Potential impacts of cable bacteria activity on hard-shelled benthic foraminifera: implications for their interpretation as bioindicators or paleoproxies

The effect of acidification of coastal marine sediments by cable bacteria on foraminifera has been documented in the intertidal mudflats of the Auray river (Morbihan, 56). This sharp pH decrease (1 < ∆pH < 2.4) leads to the dissolution of the carbonate tests of living and dead foraminifera, threatening their preservation in the sediment and their robustness as bioindicators or historical proxies.

Vertical distributions of living foraminifera densities per 10 cm3 of sediment at the three stations (> 125 µm fraction). 0 is the position of the sediment-water interface (SWI). Sediment pH microprofiles (orange diamonds) and neutral pH (vertical red line)

Foraminifera, microorganisms capable of secreting a carbonated shell, called a test, or of agglutinating particles from their environment, are commonly used as both bioindicators and palaeoproxies of marine environments because they are present in abundance and their tests are preserved in sediments. However, a recently observed phenomenon could threaten the robustness of this tool. Discovered in 2010, cable bacteria induce a strong acidification of subsurface sediments, down to a pH of 6 in the marine environment. These bacteria have a worldwide distribution, and the strong dissolution process associated with their activity could threaten the development of foraminifera and the preservation of their tests in sediments. This study seeks to characterise the impact of this bacterial activity on the state of carbonate tests of living and dead foraminifera.

To this end, high-resolution pH measurements revealed strong acidification of the sediment of intertidal mudflats in the Auray river estuary (1 < ∆pH < 2.4). Coupled with DNA analysis (qPCR), we determined that this process resulted from the activity of cable bacteria. This contrasting variability in sediment acidification appeared to induce various stages of dissolution of carbonate tests of foraminifera. We studied the living communities in the first five centimetres of sediment and characterised these dissolution stages using scanning electron microscopy. We observed that species with carbonated tests were dominant in the assemblages and that while the tests were in good state at the sediment surface, they were in advanced stages of dissolution in the more acidic subsurface layer, even to the point of complete dissolution of the test remaining only the organic lining. Species with an agglutinated test then dominated the community. At depth in the sediment, where the pH is slightly less acidic (5 cm), the few living specimens showed more contrasting stages of dissolution, resulting from a mixture of the upper layers. As for the dead communities, they were more strongly affected by this corrosive process: the deeper we went into the sediment, the greater the loss of carbonate tests, resulting in an accumulation of agglutinated tests and organic linings that were very different from the living communities.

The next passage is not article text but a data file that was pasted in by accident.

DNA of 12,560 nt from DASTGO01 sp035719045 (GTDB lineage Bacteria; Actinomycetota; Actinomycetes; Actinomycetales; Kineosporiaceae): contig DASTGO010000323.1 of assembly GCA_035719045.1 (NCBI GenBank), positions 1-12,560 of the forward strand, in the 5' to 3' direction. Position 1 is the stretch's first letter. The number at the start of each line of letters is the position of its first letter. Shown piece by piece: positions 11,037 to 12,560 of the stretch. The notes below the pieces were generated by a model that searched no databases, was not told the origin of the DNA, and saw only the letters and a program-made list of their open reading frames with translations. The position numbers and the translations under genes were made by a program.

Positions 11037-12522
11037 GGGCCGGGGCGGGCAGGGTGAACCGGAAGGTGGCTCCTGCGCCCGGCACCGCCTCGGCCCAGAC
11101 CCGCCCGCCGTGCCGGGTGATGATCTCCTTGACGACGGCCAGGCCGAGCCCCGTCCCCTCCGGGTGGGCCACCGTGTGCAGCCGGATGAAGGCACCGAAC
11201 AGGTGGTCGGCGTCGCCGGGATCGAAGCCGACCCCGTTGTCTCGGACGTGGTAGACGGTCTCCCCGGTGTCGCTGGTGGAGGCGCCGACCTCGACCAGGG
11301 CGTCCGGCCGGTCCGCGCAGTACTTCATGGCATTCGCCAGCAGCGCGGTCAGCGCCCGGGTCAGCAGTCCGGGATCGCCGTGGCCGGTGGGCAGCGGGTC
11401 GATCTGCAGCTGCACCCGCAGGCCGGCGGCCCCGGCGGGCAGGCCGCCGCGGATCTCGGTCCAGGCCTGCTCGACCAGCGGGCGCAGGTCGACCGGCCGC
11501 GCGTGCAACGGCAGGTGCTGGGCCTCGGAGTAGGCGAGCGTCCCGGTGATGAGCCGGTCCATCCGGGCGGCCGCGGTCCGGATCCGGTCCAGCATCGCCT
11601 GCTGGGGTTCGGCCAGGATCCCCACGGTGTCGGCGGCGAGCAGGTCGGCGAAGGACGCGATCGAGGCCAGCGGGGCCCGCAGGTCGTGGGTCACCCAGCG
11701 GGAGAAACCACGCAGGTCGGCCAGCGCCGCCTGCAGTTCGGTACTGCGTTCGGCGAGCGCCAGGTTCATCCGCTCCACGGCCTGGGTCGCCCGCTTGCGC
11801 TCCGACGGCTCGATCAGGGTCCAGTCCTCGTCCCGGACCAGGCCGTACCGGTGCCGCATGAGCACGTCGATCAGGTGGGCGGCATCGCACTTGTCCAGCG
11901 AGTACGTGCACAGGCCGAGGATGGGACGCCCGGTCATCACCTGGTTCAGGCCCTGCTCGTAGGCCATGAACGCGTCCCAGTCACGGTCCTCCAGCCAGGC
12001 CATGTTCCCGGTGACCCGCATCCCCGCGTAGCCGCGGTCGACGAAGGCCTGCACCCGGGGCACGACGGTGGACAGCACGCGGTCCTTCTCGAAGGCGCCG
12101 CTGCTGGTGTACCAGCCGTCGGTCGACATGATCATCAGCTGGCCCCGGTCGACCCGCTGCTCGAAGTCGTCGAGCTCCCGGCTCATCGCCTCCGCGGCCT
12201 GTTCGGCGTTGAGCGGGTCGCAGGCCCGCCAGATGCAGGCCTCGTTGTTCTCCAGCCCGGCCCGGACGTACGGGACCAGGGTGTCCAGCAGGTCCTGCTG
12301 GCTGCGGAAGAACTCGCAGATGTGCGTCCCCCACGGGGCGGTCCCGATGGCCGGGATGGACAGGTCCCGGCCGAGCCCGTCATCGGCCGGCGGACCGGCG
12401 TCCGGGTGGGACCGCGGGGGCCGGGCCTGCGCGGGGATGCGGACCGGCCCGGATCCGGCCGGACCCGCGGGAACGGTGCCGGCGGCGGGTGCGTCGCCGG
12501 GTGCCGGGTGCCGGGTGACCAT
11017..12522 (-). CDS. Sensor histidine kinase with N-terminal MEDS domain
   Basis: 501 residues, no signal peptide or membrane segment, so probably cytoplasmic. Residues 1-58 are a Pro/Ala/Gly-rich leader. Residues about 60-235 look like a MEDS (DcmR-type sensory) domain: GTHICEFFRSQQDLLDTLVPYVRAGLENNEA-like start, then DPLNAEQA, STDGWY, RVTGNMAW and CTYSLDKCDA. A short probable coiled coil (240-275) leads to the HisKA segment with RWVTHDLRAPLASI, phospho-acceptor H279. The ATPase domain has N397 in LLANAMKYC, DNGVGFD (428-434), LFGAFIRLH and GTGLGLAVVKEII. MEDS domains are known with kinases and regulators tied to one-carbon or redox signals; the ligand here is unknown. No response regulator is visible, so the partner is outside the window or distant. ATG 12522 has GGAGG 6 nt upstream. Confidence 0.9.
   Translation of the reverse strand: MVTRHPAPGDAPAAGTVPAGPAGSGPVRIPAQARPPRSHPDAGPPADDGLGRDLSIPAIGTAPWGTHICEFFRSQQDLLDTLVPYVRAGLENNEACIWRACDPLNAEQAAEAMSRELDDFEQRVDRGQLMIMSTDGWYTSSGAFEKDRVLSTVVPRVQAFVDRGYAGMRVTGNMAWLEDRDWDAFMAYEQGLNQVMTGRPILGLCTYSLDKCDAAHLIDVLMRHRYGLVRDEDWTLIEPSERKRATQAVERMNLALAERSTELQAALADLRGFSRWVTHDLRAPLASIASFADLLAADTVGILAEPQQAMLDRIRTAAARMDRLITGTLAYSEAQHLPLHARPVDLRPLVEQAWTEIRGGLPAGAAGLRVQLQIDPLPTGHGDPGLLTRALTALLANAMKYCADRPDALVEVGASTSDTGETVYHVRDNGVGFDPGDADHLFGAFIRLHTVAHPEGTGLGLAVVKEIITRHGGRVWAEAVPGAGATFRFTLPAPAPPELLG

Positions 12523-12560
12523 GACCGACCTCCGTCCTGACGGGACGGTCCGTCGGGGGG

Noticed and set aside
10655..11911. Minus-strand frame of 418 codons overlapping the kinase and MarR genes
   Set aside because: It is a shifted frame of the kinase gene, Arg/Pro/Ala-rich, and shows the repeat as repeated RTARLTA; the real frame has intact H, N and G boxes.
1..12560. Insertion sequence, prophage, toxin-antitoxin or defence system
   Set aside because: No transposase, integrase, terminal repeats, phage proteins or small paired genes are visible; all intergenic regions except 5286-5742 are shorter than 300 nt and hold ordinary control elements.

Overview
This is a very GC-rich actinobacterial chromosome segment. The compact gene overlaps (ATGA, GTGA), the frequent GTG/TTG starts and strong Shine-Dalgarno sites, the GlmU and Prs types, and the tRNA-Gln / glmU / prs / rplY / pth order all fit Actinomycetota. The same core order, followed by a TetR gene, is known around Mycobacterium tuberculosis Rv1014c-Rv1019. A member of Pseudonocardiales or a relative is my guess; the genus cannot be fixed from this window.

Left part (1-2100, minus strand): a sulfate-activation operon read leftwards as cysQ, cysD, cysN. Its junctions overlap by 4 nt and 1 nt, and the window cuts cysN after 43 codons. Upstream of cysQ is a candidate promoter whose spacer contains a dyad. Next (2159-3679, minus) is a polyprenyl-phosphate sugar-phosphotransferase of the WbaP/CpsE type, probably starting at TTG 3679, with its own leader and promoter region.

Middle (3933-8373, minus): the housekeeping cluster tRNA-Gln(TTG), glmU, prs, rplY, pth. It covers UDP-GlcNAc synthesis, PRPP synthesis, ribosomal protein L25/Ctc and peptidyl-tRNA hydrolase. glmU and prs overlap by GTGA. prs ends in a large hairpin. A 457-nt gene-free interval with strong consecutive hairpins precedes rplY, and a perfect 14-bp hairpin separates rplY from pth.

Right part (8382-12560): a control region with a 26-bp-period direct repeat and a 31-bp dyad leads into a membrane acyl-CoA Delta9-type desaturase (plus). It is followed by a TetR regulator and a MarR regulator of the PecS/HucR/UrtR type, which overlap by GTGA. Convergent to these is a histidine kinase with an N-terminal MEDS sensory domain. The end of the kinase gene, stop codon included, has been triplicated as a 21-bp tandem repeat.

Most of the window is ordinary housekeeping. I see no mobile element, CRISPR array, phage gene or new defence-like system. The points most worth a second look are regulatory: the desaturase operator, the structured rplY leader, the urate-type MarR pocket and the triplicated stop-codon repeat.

Gradual dissolution of the foraminiferal test of a genus Ammonia specimen, from an intact stage (1.a) to a severe stage (2.a) until the complete loss of the test (3). Zoom on the last chambre of the test at the intact (1.b) and severe (2.b) stages

These changes in the assemblages of living and dead foraminifera suggest that cable bacteria are an important component of the taphonomic processes in the marine sediments they colonise and that they must be taken into account in the interpretation of ecological monitoring data and historical studies using carbonate microorganisms as bioindicators and palaeoenvironmental proxies. Understanding the seasonal dynamics of this bacterial activity and its effect on the carbonate system would enable us to grasp the integration of this impact over several months by carbonate benthic communities and their potential resilience.

> Reference : Daviray, M., Geslin, E., Risgaard-Petersen, N., Scholz, V. V., Fouet, M., and Metzger, E.: Potential impacts of cable bacteria activity on hard-shelled benthic foraminifera: implications for their interpretation as bioindicators or paleoproxies, Biogeosciences, 21, 911–928, https://doi.org/10.5194/bg-21-911-2024, 2024

This reasearch was supported by the OFB (project FORESTAT), the CNRS (LEFE-CYBER, project CB-For) and the LPG.

Published on March 15th, 2024